Pay attention. Life is complex.

MF: In terms of revealing characters, let’s talk about Daniel, the boy. His limited eyesight becomes a factor in the story, but it’s not clear right away. Were you conscious of keeping that information from the audience for a little bit? 

Laurent Sénéchal: It comes in the middle of the police investigation. We knew that it was going to become clear at some point. We tried not to reveal it, as is usual in the movies, in the first fifteen minutes. Usually, you know everything about every character in the first fifteen minutes of a movie. 

For example, in the courtroom, the prosecutor asks the student, “Did you know that she was bisexual?” I asked Justine, “Are you sure you don’t want to have a shot on some guy? Because we are talking about her sexuality. Or maybe we should show the student.” And Justine said, “No, let’s try not to be like that. Today, it could be unimportant. Let’s stay with the prosecutor.” Justine is a bad girl sometimes, and I have to make sure that, even if she’s breaking the rules, we are going to find our rule. I’m always trying to find a balance between all these ideas. Some of them are explosive.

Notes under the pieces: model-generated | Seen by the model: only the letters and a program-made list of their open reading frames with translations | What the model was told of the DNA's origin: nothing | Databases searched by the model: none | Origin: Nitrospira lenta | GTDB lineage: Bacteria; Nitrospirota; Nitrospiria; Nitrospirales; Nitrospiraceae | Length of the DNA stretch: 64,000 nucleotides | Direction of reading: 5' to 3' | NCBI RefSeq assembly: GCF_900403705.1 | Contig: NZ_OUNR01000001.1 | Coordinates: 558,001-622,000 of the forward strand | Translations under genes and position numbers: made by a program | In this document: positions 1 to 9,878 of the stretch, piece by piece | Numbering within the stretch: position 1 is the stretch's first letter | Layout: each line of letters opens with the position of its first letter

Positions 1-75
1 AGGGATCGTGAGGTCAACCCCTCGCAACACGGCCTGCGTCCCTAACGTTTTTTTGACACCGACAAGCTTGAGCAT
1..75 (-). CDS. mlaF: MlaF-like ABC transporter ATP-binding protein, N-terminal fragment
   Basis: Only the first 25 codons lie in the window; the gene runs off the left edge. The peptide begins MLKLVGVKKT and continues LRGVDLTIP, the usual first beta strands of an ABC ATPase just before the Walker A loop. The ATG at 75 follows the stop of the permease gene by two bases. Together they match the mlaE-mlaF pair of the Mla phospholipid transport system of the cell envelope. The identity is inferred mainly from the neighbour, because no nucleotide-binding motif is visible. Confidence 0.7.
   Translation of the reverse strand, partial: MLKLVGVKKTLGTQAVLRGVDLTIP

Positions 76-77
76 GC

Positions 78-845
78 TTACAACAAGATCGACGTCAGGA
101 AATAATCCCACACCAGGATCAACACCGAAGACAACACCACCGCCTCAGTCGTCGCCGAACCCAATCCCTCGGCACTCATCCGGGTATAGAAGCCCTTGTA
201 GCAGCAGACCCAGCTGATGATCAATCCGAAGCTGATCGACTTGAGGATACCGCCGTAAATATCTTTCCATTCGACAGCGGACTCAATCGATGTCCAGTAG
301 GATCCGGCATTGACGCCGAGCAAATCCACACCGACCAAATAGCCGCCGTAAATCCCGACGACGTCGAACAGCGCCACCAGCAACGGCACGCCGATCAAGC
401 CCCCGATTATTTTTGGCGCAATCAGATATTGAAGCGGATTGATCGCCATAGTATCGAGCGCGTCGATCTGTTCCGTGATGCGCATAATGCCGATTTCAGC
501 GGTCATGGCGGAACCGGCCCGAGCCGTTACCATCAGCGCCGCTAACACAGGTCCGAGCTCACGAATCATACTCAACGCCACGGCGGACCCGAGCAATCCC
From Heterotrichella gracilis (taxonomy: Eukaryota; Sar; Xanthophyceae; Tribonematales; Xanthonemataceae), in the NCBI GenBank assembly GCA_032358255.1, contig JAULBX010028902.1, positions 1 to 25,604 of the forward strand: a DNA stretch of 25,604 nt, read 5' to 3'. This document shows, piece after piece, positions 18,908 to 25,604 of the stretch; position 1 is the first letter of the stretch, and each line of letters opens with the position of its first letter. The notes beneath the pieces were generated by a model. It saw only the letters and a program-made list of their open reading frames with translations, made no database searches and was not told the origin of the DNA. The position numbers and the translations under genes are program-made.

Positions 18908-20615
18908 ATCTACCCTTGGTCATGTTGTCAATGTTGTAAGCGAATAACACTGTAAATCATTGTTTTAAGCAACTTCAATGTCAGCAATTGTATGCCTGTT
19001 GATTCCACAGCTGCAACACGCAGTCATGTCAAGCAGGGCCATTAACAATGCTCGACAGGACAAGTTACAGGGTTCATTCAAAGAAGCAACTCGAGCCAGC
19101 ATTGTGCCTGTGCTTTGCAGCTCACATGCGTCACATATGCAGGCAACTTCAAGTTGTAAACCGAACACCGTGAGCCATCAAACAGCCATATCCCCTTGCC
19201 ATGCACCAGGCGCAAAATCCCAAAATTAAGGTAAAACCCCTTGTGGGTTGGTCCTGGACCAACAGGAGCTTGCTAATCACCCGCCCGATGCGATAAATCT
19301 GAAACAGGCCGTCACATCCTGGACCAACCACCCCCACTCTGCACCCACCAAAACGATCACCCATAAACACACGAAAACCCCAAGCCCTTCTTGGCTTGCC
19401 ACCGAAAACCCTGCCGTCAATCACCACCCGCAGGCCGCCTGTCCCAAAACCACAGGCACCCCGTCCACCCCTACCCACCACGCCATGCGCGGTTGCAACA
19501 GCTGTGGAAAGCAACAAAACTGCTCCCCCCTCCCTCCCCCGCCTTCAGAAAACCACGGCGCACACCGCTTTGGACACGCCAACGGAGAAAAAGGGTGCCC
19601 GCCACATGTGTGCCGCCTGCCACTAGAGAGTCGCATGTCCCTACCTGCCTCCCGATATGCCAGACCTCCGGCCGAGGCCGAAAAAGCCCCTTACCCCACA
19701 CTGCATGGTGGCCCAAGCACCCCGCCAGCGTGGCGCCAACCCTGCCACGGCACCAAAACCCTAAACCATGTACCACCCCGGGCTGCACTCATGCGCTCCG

MF: Sandra is isolated. She’s often seen alone, usually in close-ups. We don’t often see her in two-shots when she’s in a scene with somebody.

One of the things that was most striking to me is the weekend before the climax of the trial, Daniel says, “I don’t want my mom in the house with us.” Vincent, her lawyer friend, comes to pick her up and drives her away. They’re having a conversation during that car ride, and the entire time we never see Vincent’s face. It’s not until the final scene in the restaurant that we see Vincent and Sandra in a real two shot. Is that just my interpretation, or do you feel like that was something that you were trying to do?